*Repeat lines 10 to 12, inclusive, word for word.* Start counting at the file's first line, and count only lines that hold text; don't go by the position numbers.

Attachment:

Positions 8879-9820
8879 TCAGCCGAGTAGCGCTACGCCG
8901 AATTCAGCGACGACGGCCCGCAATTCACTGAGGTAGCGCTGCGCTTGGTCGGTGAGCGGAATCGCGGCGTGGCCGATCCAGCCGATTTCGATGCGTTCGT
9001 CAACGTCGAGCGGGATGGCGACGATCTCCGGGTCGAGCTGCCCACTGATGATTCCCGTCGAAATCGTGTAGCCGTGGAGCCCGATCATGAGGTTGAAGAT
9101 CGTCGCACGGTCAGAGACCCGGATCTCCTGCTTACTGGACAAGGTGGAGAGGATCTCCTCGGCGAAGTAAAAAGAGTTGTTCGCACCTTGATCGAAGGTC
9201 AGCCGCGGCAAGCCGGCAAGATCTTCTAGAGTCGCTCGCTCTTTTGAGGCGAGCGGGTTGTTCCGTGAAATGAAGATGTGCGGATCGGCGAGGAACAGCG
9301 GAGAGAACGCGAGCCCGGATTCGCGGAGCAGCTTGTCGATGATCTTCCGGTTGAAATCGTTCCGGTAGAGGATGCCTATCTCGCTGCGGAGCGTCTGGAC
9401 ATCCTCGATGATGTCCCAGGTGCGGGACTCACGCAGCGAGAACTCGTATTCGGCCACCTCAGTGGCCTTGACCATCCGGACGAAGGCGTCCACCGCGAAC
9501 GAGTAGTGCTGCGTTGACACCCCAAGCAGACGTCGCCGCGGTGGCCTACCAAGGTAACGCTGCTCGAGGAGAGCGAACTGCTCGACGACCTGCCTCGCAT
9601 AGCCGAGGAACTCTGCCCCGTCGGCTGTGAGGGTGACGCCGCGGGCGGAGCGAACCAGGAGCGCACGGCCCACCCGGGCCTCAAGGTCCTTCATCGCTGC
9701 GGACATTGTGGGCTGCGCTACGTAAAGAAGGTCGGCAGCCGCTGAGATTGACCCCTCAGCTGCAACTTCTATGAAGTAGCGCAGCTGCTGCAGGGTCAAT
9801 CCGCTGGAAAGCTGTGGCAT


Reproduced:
9601 AGCCGAGGAACTCTGCCCCGTCGGCTGTGAGGGTGACGCCGCGGGCGGAGCGAACCAGGAGCGCACGGCCCACCCGGGCCTCAAGGTCCTTCATCGCTGC
9701 GGACATTGTGGGCTGCGCTACGTAAAGAAGGTCGGCAGCCGCTGAGATTGACCCCTCAGCTGCAACTTCTATGAAGTAGCGCAGCTGCTGCAGGGTCAAT
9801 CCGCTGGAAAGCTGTGGCAT